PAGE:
Landscape is constantly being transformed by weather. Think of the difference between a range of mountains covered in mist, and the same range of mountains in the glare of the  sun at midday. In the former case, the mist isn’t something you can just extract from the mountains, as if there’s some permanent reality underneath that is represented more truly by the second case. The mist and the mountains merge, and create something that is entirely different to those experiencing it. Mist, wind, rain – they’re not things that interfere with the reality of a place – they are the place – they bring the place into being.

The weather, in short, is ‘the world’s worlding’ – to adopt Heidegger’s expression – and as such it is not a figment of the imagination but the very temperament of being.

And so how can you divorce yourself – dissociate yourself – completely from the weather of a place? True, there are some types of weather that are more comfortable than others – though I have always had an odd affinity for wild windy, rainy misty places – to the extent that I’ve had severe reverse seasonal affective disorder when living in climates that are warm and sunny year-round. One of my favourite kinds of weather here is the slightly misty, very gentle continuous drizzle – or ‘broom‘, from the Gaelic – that pervades the entire landscape on a wind-free day. It’s soft, gentle, and to me it epitomises the spirit of this place more than any other weather.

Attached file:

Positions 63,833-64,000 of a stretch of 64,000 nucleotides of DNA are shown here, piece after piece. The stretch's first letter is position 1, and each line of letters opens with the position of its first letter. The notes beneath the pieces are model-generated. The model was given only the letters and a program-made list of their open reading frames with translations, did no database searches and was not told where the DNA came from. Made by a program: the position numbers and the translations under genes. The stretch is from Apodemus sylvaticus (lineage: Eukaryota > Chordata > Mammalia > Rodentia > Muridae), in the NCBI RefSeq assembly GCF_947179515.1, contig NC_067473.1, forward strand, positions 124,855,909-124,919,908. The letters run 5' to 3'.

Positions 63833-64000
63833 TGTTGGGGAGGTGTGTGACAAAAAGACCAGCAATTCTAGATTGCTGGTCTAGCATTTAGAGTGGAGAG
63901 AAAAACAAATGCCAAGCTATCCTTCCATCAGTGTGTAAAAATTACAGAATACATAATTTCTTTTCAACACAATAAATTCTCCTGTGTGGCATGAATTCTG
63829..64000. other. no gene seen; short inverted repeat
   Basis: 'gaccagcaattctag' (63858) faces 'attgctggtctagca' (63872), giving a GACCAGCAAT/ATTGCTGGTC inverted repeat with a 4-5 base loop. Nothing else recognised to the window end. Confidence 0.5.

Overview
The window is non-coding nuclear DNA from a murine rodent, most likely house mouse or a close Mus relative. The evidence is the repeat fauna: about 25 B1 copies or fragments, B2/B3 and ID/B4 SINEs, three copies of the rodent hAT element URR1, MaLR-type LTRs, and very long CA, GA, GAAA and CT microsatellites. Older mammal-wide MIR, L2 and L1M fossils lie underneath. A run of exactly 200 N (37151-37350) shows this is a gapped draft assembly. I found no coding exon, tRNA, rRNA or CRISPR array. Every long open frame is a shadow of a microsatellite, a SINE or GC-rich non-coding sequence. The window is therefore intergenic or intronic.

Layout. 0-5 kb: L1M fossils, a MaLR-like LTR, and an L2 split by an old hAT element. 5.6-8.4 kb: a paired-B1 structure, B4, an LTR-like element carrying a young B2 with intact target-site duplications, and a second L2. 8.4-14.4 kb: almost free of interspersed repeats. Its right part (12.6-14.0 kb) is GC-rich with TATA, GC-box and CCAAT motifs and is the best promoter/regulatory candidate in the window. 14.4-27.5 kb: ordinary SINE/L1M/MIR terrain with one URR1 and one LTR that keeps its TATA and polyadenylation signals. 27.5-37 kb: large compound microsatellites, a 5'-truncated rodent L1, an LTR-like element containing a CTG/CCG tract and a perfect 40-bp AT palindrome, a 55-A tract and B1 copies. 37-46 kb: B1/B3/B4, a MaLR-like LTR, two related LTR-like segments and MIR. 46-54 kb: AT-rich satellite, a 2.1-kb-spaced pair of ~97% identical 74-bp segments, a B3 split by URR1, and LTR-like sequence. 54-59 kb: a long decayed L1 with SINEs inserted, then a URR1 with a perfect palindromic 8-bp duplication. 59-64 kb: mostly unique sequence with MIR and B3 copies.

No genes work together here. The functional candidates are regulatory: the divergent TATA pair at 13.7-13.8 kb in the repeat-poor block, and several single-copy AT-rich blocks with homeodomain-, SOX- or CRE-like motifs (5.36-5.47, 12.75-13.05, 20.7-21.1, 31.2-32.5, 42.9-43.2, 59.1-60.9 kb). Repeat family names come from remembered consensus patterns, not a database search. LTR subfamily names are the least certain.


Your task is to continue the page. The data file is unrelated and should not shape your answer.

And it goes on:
The ground on which we stand is a zone of formative and transformative processes set in train through the interplay of wind, water and stone, within a field of cosmic forces such as those responsible for the tides … Sea and land are engulfed in the wider sphere of forces and relations comprising the weather-world. To perceive and to act in the weather-world is to align one’s own conduct to the celestial movements of sun, moon and stars, to the rhythmic alterations of night and day and the seasons, to rain and shine, sunlight and shade.

I think Ingold has it. If we can’t inhabit the weather-world that constitutes the place where we live, then there is a very strong argument that we’re not really, to return to the title of his book, ‘Being Alive’.

About the Author:

Sharon Blackie is the editor of EarthLines Magazine, a new quarterly dedicated to high quality writing on nature, place and the environment. This post originally appeared on the EarthLines blog, and we are really pleased to have been given the chance to republish it here on Under a Grey Sky.